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Betye Saar is 90 years old and is still way more productive and energized than the average 25 year old.

Her latest exhibition is called “Still Tickin'” which is an abomination of an understatement.

Betye Saar was born Los Angeles in 1926. As a girl she watched the Watts Towers being built with all of its eclectic bottles, seashells, tiles and pottery, and as a result became the badass assemblage artist that she is today. She took assemblage art a step further than Simon Rodia (the artist of the Watts Towers) and used it to assess the social and political climate of the a genius! She stated that, “I am intrigued with combining the remnant of memories, fragments relics and ordinary objects, with the components of technology. It’s a way of delving into the past and reaching into the future simultaneously.” Another fuel was her anger at the racism and segregation in America. She put a label on the oppression that was still alive and well in America via her art stating, “I wanted people to know that black people wouldn’t be enslaved by that.”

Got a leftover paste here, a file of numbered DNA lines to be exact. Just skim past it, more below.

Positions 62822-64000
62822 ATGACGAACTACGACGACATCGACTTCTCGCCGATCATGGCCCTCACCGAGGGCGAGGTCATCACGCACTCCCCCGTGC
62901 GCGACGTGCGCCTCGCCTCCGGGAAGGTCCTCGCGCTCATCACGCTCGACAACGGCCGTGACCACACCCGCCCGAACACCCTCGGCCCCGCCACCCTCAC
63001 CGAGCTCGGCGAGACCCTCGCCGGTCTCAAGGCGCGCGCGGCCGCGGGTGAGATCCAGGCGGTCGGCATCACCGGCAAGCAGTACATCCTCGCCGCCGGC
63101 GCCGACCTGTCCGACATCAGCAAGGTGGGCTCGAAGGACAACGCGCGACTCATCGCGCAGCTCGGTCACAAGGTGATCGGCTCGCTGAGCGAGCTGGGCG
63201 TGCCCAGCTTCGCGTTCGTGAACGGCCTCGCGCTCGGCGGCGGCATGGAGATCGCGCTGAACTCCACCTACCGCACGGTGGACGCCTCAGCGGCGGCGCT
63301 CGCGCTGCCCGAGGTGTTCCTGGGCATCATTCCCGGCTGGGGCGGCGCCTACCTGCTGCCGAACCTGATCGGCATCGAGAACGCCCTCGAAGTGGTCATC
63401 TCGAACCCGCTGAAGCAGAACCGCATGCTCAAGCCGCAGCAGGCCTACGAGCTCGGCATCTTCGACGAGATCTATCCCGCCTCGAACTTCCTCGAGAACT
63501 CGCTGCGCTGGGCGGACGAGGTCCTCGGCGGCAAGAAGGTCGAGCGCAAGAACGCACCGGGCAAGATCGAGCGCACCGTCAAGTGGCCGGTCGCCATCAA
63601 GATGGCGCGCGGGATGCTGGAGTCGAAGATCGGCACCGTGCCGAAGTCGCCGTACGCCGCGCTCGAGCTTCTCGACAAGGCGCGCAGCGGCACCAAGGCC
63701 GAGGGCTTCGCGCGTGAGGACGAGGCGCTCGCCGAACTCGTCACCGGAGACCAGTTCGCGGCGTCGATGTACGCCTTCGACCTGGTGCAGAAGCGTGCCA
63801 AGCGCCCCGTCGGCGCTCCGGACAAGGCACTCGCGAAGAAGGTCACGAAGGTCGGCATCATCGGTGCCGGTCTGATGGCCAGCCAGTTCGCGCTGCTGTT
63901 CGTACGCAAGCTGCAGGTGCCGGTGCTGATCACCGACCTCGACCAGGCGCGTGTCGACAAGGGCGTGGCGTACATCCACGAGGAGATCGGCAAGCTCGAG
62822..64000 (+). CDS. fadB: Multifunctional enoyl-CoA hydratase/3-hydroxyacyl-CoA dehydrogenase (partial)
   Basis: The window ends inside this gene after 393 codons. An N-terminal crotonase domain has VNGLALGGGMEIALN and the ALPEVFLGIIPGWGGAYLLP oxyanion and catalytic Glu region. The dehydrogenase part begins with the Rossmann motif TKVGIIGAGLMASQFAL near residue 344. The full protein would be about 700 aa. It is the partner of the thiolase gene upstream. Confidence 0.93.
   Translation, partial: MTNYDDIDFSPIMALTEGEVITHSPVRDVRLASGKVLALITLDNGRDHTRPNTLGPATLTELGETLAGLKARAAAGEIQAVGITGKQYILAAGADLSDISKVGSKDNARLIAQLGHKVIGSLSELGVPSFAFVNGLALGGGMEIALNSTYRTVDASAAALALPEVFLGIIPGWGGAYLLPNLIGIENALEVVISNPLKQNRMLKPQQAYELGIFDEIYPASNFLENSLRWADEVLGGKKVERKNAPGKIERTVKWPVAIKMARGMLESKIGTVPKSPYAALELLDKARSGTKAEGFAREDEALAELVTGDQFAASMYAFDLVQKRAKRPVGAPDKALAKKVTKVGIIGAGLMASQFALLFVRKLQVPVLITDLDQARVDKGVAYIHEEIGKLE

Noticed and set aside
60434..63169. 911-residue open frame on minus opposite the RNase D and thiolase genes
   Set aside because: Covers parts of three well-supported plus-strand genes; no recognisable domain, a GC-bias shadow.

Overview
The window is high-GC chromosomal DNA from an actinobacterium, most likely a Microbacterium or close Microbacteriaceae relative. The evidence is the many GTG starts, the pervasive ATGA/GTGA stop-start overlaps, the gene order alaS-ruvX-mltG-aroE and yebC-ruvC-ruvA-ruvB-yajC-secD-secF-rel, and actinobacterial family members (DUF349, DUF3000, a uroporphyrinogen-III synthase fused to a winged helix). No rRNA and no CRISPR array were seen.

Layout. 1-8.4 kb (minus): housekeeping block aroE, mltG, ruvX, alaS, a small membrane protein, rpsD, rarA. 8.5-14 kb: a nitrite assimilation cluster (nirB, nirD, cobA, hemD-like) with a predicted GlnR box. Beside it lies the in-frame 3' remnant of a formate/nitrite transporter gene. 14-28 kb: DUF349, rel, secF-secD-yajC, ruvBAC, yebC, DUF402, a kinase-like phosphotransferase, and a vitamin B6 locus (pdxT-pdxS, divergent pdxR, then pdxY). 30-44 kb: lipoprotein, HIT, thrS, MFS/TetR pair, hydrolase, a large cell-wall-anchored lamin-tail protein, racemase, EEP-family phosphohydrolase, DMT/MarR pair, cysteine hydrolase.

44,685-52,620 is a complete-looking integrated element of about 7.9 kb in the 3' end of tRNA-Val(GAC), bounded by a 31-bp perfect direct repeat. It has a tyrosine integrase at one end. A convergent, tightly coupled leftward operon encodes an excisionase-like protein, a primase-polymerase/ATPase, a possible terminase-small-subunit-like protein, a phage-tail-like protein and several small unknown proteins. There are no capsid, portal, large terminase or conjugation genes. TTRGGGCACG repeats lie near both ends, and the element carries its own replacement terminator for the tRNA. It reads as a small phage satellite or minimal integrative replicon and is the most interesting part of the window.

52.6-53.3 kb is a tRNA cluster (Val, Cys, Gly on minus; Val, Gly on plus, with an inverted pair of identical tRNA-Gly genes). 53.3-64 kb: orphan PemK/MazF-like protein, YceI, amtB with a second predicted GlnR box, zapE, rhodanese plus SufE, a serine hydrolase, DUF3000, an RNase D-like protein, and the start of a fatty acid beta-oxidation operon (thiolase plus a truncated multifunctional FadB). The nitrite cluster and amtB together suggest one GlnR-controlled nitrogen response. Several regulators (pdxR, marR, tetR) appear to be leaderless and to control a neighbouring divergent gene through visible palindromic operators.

In her lifelong battle, she drafted all the stereotypical Black characters and ideas: Uncle Tom, Aunt Jemima, the whole “African tribal mysticism” colonial thing, among many others. She used them strategically to devalue their strength in society. The idea was to point at the stereotypes and say, “Hey! This is some racist bullsh*t and you should probably stop perpetuating it.” Amen, Betye.

After all of the fighting and creating that Betye Saar did throughout her life, what is it that she says now, you ask? She says “I could use a nap,” a natural reaction for any 90 year old, but she finished the sentence saying, “...but there is too much to do.” She is life goals. 


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Here is what Wikipedia says about Betye Saar

Betye Irene Saar (born July 30, 1926) is an African American artist known for her work in the medium of assemblage. Saar is a visual storyteller and an accomplished printmaker. Saar was a part of the Black Arts Movement in the 1970s, which engaged myths and stereotypes about race and femininity. Her work is considered highly political, as she challenged negative ideas about African Americans throughout her career; Saar is best known for her artwork that critiques American racism toward Black people.

Check out the full Wikipedia article about Betye Saar